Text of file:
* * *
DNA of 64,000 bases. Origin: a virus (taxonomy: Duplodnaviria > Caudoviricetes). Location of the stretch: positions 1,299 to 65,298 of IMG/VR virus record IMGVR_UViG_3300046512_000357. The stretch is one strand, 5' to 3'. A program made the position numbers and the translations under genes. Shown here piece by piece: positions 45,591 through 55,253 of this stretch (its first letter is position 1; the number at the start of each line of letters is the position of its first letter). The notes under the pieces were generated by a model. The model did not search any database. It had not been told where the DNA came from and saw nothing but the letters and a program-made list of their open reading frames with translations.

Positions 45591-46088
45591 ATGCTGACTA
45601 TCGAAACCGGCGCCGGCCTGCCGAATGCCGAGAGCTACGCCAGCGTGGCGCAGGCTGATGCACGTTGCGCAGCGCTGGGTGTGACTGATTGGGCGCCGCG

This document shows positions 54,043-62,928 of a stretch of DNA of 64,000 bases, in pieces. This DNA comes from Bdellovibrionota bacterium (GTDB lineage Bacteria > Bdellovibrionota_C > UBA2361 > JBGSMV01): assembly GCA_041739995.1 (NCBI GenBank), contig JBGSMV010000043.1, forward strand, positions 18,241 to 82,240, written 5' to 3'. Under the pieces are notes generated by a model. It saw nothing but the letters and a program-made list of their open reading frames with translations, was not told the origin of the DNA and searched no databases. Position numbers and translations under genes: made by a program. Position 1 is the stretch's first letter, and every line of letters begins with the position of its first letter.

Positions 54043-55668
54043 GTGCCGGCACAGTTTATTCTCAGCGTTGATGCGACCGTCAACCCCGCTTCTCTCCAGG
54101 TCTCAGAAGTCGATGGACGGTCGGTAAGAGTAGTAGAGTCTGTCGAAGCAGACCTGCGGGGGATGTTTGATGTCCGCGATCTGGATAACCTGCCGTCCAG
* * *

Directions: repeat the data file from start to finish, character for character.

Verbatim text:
DNA of 64,000 bases. Origin: a virus (taxonomy: Duplodnaviria > Caudoviricetes). Location of the stretch: positions 1,299 to 65,298 of IMG/VR virus record IMGVR_UViG_3300046512_000357. The stretch is one strand, 5' to 3'. A program made the position numbers and the translations under genes. Shown here piece by piece: positions 45,591 through 55,253 of this stretch (its first letter is position 1; the number at the start of each line of letters is the position of its first letter). The notes under the pieces were generated by a model. The model did not search any database. It had not been told where the DNA came from and saw nothing but the letters and a program-made list of their open reading frames with translations.

Positions 45591-46088
45591 ATGCTGACTA
45601 TCGAAACCGGCGCCGGCCTGCCGAATGCCGAGAGCTACGCCAGCGTGGCGCAGGCTGATGCACGTTGCGCAGCGCTGGGTGTGACTGATTGGGCGCCGCG

This document shows positions 54,043-62,928 of a stretch of DNA of 64,000 bases, in pieces. This DNA comes from Bdellovibrionota bacterium (GTDB lineage Bacteria > Bdellovibrionota_C > UBA2361 > JBGSMV01): assembly GCA_041739995.1 (NCBI GenBank), contig JBGSMV010000043.1, forward strand, positions 18,241 to 82,240, written 5' to 3'. Under the pieces are notes generated by a model. It saw nothing but the letters and a program-made list of their open reading frames with translations, was not told the origin of the DNA and searched no databases. Position numbers and translations under genes: made by a program. Position 1 is the stretch's first letter, and every line of letters begins with the position of its first letter.

Positions 54043-55668
54043 GTGCCGGCACAGTTTATTCTCAGCGTTGATGCGACCGTCAACCCCGCTTCTCTCCAGG
54101 TCTCAGAAGTCGATGGACGGTCGGTAAGAGTAGTAGAGTCTGTCGAAGCAGACCTGCGGGGGATGTTTGATGTCCGCGATCTGGATAACCTGCCGTCCAG